4) After the conclusion of the Montana report, it appears that firefighters still have to go through the same chain of command to express concerns as they did previously. This apparently didn’t result in their concerns being addressed previously, so how do the public know that their concerns will be addressed now? Also, as a result of the Montana report, firefighters and other town employees are not allowed to speak about any workplace concerns to the media and they have to refer any media request to town management. How can this be considered transparent and accountable governance? This is in complete contrast to all of the current international concerns regarding the protection of the rights of whistleblowers who expose potential problems in government departments.

    5) Mayor Black made note of the fact that no one (councillors) has read the Montana report. He then stated that “Making the assumption that there are problems without knowing what the report is, you could easily make the assumption that there are no problems…So, since we don’t know the report, we don’t know if there are problems…So, making assumptions that there are problems is problematic.” These statements actually demonstrate exactly what is wrong with this whole affair – how can council make any informed decisions about the issues when they are not allowed to read the report that details them?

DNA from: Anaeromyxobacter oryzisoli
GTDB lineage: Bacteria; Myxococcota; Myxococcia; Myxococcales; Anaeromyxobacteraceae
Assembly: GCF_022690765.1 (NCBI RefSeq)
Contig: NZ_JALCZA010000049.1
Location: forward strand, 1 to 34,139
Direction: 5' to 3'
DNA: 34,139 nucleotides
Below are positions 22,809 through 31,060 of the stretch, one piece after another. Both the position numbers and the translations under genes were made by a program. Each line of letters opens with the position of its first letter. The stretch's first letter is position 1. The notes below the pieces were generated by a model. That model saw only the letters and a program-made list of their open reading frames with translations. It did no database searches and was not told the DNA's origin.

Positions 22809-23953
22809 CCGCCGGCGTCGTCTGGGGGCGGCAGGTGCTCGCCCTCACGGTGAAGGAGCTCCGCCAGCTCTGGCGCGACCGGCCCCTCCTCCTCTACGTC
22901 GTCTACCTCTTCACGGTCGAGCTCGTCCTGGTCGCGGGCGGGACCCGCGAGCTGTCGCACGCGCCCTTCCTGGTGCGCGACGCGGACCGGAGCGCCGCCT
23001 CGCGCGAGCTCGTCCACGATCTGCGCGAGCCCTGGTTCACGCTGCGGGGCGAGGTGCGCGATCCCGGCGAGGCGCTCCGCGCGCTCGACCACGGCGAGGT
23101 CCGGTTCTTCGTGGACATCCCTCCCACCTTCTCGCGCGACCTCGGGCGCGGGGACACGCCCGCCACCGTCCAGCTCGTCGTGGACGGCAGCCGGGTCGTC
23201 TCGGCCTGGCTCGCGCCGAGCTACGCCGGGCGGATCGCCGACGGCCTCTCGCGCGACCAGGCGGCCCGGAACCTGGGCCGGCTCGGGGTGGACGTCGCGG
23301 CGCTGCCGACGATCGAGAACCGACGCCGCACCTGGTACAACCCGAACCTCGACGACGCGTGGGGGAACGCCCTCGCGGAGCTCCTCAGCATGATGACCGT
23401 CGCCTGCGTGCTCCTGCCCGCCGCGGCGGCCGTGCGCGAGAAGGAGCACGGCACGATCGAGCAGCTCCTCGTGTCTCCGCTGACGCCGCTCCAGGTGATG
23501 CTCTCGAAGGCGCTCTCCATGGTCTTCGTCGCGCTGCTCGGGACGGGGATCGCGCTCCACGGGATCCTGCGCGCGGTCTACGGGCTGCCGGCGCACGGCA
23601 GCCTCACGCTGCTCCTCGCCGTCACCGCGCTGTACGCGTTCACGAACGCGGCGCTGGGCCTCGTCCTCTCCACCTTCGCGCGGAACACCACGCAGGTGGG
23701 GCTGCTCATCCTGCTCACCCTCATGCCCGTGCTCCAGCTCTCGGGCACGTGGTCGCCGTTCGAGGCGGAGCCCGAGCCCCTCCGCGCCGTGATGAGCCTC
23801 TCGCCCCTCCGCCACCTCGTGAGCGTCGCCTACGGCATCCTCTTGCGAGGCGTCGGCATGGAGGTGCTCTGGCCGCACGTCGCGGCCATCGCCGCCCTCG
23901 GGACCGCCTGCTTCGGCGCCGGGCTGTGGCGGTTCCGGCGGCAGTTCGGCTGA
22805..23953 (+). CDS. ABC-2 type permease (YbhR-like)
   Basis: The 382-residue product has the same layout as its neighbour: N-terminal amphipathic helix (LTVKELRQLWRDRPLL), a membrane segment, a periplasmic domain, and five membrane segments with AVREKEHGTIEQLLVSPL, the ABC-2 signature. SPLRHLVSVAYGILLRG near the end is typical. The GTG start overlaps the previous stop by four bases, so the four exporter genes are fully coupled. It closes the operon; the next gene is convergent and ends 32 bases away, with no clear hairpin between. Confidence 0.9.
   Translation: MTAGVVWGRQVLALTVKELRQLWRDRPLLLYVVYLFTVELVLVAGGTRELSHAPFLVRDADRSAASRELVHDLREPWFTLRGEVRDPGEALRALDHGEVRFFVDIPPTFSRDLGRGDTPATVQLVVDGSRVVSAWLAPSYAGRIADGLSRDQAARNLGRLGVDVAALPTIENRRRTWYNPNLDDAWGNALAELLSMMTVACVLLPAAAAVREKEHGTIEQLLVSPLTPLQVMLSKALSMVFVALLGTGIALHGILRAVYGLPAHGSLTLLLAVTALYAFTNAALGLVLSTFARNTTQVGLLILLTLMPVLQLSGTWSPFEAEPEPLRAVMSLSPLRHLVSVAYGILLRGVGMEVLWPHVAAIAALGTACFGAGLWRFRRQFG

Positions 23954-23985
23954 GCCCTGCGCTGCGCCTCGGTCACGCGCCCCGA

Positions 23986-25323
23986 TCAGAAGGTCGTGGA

On a lighter note, these comments bring to mind Donald Rumsfeld’s comments from 2002 that “there are known knowns; there are things we know we know. We also know that there are known unknowns…But there are also unknown unknowns – the ones we don’t know we don’t know.”

  3. Thilo Joerger says:

    The Mayor’s statements remind one of Carl Sagan’s famous logical fallacy example that the “Absence of Evidence does not mean Evidence of Absence.” The Mayor appears to disregard or ignore the reasons Sackville Council voted to commission the consultants’ report in the first place: Because there was cause to suspect problems with the Sackville Fire Department. Mr. Wark’s reports are still accessible for those who need refreshing their memories.

Leave a Reply